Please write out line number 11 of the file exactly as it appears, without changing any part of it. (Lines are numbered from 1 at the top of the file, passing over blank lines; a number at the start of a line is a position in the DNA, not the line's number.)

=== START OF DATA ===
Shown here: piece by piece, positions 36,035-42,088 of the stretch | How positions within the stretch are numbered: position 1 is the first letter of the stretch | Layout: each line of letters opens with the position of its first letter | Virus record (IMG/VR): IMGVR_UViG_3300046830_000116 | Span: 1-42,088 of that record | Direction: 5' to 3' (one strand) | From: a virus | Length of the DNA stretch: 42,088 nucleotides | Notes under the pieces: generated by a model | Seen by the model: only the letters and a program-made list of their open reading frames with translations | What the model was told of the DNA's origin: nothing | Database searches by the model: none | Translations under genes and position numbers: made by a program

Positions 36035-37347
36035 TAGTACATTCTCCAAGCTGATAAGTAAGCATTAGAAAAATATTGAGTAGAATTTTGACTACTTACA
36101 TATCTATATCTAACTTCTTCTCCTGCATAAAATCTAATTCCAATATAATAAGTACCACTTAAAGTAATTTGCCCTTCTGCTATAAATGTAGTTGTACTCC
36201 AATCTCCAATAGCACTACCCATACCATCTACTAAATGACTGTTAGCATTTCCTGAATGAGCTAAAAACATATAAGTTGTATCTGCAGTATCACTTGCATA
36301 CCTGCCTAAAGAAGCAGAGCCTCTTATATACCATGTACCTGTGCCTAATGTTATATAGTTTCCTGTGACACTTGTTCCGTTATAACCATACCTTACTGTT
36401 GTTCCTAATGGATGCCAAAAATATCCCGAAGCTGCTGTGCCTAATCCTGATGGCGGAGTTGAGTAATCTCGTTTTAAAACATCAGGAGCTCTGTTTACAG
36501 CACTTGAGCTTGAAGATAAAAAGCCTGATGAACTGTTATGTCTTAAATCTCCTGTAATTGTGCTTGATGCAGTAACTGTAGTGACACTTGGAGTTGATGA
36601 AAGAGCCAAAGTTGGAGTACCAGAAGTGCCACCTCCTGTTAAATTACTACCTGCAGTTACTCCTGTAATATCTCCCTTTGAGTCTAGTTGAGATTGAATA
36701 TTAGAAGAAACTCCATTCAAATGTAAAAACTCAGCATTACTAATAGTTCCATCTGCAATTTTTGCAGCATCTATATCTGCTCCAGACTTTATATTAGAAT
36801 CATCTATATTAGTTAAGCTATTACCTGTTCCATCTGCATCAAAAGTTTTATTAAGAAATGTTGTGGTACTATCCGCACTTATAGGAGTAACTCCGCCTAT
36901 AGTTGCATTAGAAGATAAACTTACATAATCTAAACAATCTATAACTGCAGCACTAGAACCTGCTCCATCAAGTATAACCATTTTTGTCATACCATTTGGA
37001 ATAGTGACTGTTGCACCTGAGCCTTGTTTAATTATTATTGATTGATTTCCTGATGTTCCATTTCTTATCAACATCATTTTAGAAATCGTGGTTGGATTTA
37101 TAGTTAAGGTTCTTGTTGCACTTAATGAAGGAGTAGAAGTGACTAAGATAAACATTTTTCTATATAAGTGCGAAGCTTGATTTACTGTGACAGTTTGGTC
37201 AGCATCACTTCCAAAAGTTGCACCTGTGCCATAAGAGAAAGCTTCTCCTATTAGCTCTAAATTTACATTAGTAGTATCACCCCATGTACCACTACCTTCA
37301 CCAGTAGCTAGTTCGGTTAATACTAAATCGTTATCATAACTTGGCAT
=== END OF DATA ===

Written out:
36801 CATCTATATTAGTTAAGCTATTACCTGTTCCATCTGCATCAAAAGTTTTATTAAGAAATGTTGTGGTACTATCCGCACTTATAGGAGTAACTCCGCCTAT